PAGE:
After hooking up with her prince, Cinderella later has the magical power of commanding doves to go to the stepsisters' home and attack them by pecking out their eyes.

In the book of Leviticus, the act of necrophilia was condemned, which makes you wonder about how widespread the practice necrophilia was.

"Neither shall he go in to any dead body, nor defile himself for his father, or for his mother"--Leviticus 21:11

In old writings, it is believed that those who would satisfy their sexual desires with the dead were ghouls. It was said that in order for the ghastly act to take place the predator had to transform into a more vile creature.

There were also beliefs that there were dark secret orders that would meet in caves. Many men of royalty and men of power would meet together and it was in these secret enclaves. they would shift into other beings like vipers or serpents, and in some cases they would change into wolves. In these guises they would rape and kill women.

They would practice necrophilia and then eat the corpses.

Bedtime stories of The Frog Prince, Cinderella, Snow White, Sleeping Beauty, and Little Red Riding Hood are full of fetishism, necrophilia, and shape shifting from humans to serpents to werewolves.

The story of the Frog Prince is the childhood story of an attempted abduction of young girl by a reptilian shape shifter. A creature with bulging eyes and slimy skin "frog" arrives at a time when a young girl is in distress. The reptilian creature agrees to helps her obtain a bauble of great wealth, as long as she allows the "frog" into her bedroom. The frog helps her, but afterward, the girl ignores the frog. The frog continues to stalk her until she finally allows him into her bedroom. Finally the "frog" changes into a handsome man. Most often he is a Prince, or a member of a royal lineage.

During an investigation of a rural ranch in Utah, I became acquainted with the Navajo story of the Skinwalker. It is a creature that strikes fear and reverence into the hearts of the Navajo, and I was told that a white man such as myself should not know of such things. However, I learned about the schism of witchcraft and the Navajo way. In ceremonies the skin of a wolf or a bear is worn and the wearer of the skin becomes the animal.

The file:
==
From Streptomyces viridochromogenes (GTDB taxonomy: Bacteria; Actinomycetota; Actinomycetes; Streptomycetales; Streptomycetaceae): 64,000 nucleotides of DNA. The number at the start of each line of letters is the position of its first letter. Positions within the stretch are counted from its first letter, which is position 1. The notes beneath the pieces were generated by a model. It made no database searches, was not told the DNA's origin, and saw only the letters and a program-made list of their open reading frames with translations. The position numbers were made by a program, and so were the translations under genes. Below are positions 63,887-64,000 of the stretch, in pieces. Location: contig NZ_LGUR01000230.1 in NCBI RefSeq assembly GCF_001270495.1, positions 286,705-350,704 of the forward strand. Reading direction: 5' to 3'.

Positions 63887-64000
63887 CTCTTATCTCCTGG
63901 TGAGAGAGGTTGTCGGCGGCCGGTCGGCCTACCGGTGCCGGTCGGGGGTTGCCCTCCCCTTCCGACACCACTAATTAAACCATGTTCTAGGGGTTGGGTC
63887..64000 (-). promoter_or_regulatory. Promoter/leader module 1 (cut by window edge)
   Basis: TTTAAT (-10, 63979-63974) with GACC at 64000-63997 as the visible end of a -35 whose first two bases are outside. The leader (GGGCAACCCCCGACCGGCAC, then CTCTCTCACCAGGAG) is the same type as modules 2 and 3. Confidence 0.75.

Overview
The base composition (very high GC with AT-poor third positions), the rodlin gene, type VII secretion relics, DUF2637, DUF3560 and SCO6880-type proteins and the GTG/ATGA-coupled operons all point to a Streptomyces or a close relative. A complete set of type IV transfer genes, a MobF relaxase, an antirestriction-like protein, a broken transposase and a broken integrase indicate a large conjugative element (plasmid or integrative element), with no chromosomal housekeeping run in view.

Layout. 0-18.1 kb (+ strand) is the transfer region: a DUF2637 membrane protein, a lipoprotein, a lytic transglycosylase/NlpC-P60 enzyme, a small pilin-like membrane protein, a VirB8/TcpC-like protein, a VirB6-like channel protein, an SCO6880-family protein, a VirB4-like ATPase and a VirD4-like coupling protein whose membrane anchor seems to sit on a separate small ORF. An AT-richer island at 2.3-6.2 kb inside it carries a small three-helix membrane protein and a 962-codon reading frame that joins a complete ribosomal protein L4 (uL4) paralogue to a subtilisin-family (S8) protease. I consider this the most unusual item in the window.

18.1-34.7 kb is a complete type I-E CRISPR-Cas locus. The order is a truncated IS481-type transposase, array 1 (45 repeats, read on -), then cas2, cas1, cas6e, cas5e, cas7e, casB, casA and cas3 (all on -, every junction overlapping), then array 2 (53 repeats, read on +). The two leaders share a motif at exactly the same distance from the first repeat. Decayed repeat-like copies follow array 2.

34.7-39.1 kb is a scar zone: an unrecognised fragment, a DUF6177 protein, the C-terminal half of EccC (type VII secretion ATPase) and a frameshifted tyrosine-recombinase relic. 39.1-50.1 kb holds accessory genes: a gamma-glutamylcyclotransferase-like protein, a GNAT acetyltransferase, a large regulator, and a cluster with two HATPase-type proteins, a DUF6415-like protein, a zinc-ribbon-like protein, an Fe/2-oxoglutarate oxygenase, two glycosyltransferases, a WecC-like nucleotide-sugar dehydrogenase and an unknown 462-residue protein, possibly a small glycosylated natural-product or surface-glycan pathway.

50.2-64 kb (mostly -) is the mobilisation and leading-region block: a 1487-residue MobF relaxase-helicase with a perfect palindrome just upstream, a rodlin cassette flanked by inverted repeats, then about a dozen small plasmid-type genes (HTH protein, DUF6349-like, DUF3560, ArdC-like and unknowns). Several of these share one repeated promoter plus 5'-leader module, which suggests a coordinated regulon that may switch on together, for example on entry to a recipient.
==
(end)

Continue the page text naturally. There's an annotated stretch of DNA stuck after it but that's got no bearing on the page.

It is a classic example of shape shifting.

Ed Gein, one of the most notorious necrophiles, experimented with the dead in Wisconsin during the 1950's.

When investigators searched Gein's home, they discovered human skulls on bedposts, scalps, breasts, skinned human face masks, a human heart in a sauce pan, a belt made with human nipples, eviscerated vaginas painted silver and gold, leg bones, a box containing human noses. They found a wastebasket, a knife sheath, some lamp shades, bracelets and a drum, all made from dead human skin. Most of the flesh and bones came from grave pilfering at three local cemeteries.

Gein told police that he had worn some of the skins of his victims. He would make skin suits and wear them in the moonlight. Was he attempting to become someone else? Was the wearing of the female skin an attempt o shift into a woman?

What alien presence was inside Gein? Was he possessed by a devil?

The story of Little Red Riding Hood seems to be a story of an exorcism being given to a shape shifter that prefers the form of a wolf.

The shape changing wolf appears as Grandma, lying in the bed awaiting the arrival of the young virgin girl with the red hood. The girl offers wine and bread. It is symbolic of trying to get the shape-shifting creature to partake of the holy sacrament.

The entity must shift before it attacks, and so the young girl begins to notice the big teeth and large eyes protruding from Grandma's skull. In an exchange with her "grandmother" the girl with the red hood points out how you can tell that you are in the presence of a vile creature.

There are bigger eyes that can see you, bigger hands that can hold you down and bigger teeth that can devour you.

Another question is whether or not the little red riding cap or hood belonged to a girl, or an earnest clergyman doing the work of the church in delivering a soul from the clutches of the devil?

As early as the tenth century a member of the Ccatholic clergy would wear a red biretta. Historically, the biretta was used by all ranks of the clergy from cardinals to deacons and priests.